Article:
April 14, 2021

Achoo! The Spring weather is a welcome transition from the Winter cold. Blooming trees and flowers can lift our spirits but can wreak havoc on allergy symptoms. According to Traditional Chinese medicine (TCM), Spring is the time corresponding to the Liver organ and when the internal energies tend to lift up and outward. If there are underlying imbalances in functional systems, particularly those related to immunity and digestion, this time of year can be a challenging time to transition into.


A Chinese medical approach to treatment for springtime allergies involves a thorough health history intake and TCM diagnosis based on “reading” radial wrist pulses and the tongue. A frequently common diagnosis is “Liver Qi stagnation“ and “Lung Qi weakness” that impairs the protective barrier of our bodies to external allergen attack (i.e. immunity). In addition, there is often an underlying digestive disturbance that predisposes the production of excess mucus and phlegm that is seen with sinusitis symptoms associated with acute and chronic allergies.

A TCM treatment involves carefully selected acupoints for stimulation in order to balance the internal energy of the Liver, Lung and Spleen organs. A Chinese herbal prescription is oftentimes warranted to help curb histamine responses in the mucosal membranes of the eyes and nose. Beneficial effects are usually seen after 1 to 2 treatments and can be often long-lasting. Follow Up visits are recommended to track progress and maintain symptomatic relief.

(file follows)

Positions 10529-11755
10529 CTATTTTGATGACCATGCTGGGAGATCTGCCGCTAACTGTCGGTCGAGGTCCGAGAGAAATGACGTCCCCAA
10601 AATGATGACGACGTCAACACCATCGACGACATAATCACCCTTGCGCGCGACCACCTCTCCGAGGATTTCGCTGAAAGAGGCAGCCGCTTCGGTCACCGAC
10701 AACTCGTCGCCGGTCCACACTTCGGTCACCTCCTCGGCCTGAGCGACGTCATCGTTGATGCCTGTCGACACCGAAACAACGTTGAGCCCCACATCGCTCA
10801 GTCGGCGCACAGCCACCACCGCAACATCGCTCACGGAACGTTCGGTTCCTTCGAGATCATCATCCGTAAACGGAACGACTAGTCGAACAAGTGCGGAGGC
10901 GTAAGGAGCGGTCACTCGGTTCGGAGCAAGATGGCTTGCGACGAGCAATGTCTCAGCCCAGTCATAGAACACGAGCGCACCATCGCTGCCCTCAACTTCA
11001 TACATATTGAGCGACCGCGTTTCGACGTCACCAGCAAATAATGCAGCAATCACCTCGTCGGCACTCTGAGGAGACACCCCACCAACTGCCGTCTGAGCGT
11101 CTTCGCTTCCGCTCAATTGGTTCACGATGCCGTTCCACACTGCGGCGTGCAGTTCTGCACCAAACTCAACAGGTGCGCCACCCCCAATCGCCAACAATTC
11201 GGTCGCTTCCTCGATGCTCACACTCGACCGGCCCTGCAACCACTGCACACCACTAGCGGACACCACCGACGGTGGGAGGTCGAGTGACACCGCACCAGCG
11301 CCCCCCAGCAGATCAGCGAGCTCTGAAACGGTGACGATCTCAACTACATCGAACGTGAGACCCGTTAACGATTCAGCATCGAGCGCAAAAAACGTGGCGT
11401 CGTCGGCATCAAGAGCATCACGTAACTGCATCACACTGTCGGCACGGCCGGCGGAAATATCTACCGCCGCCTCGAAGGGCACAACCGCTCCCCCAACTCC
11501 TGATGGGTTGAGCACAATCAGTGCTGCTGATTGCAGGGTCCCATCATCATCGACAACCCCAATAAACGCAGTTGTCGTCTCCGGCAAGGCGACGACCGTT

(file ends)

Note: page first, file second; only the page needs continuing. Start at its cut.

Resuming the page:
Please inquire further if interested to pursue TCM as an adjunct to your current allergy management. Please consider scheduling an initial evaluation today!

Written by Vivian Takafuji, PhD, L.Ac., Dipl. OM

Vivian is dedicated to the practice of the holistic healing arts and draws upon Traditional Chinese Medicine (TCM) to address health concerns and improve well-being. TCM theories are used to identify the “root” of a health condition, rather than treating only the “branches” or clinical symptoms. Her goal is to integrate complementary treatment strategies with Western medical supervision to best support the patient as a whole. She listens with a patient ear and treats with a compassionate heart. Her philosophy is that we all possess an innate healing wisdom and the patient and therapist can work as a team to bring the body-mind into balance.